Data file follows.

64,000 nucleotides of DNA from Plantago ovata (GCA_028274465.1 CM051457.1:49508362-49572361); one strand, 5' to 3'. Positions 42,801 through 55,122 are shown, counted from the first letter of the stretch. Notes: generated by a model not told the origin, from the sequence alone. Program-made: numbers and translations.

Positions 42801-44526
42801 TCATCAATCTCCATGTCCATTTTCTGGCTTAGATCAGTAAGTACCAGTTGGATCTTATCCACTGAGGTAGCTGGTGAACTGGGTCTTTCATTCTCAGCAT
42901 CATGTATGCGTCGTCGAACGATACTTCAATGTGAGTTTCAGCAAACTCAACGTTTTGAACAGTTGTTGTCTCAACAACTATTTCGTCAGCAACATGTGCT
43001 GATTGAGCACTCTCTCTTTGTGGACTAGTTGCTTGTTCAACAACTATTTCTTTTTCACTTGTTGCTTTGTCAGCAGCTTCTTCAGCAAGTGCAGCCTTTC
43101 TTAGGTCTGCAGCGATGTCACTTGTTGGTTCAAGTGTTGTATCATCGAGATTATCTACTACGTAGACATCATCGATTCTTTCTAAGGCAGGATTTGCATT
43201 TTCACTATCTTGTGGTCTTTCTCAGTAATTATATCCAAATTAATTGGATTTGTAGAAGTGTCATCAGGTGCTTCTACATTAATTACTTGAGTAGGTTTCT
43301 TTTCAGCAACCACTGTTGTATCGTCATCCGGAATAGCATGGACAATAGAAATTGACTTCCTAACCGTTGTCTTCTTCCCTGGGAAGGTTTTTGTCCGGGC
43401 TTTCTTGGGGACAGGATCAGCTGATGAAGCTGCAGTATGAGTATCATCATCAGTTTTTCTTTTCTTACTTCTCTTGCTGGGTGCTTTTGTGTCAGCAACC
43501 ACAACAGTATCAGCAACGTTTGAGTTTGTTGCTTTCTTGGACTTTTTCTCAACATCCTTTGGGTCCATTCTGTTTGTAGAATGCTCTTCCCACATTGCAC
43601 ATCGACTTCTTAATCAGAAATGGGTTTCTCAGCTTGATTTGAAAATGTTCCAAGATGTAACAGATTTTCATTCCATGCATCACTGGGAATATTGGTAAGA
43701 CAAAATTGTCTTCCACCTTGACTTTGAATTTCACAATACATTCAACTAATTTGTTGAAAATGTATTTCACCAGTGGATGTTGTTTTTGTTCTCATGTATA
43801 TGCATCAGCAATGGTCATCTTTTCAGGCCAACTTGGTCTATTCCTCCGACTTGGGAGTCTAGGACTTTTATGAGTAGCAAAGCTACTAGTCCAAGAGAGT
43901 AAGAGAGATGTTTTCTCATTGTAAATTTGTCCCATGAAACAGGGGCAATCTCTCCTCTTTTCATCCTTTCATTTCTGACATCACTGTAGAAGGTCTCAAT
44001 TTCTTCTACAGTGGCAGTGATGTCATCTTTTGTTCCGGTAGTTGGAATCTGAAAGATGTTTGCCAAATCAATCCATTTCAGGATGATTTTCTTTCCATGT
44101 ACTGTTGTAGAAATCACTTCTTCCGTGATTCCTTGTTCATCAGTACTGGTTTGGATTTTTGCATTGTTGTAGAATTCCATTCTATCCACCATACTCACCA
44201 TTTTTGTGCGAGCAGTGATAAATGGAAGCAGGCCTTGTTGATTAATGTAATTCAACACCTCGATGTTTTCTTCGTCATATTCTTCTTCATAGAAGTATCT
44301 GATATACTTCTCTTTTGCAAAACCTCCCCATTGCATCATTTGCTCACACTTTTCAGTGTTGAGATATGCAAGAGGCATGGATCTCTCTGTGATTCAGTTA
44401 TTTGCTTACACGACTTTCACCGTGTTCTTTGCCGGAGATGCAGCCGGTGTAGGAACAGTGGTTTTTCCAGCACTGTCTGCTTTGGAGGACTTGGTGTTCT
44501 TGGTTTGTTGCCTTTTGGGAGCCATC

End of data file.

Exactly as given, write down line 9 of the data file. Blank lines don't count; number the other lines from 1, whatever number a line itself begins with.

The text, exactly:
43401 TTTCTTGGGGACAGGATCAGCTGATGAAGCTGCAGTATGAGTATCATCATCAGTTTTTCTTTTCTTACTTCTCTTGCTGGGTGCTTTTGTGTCAGCAACC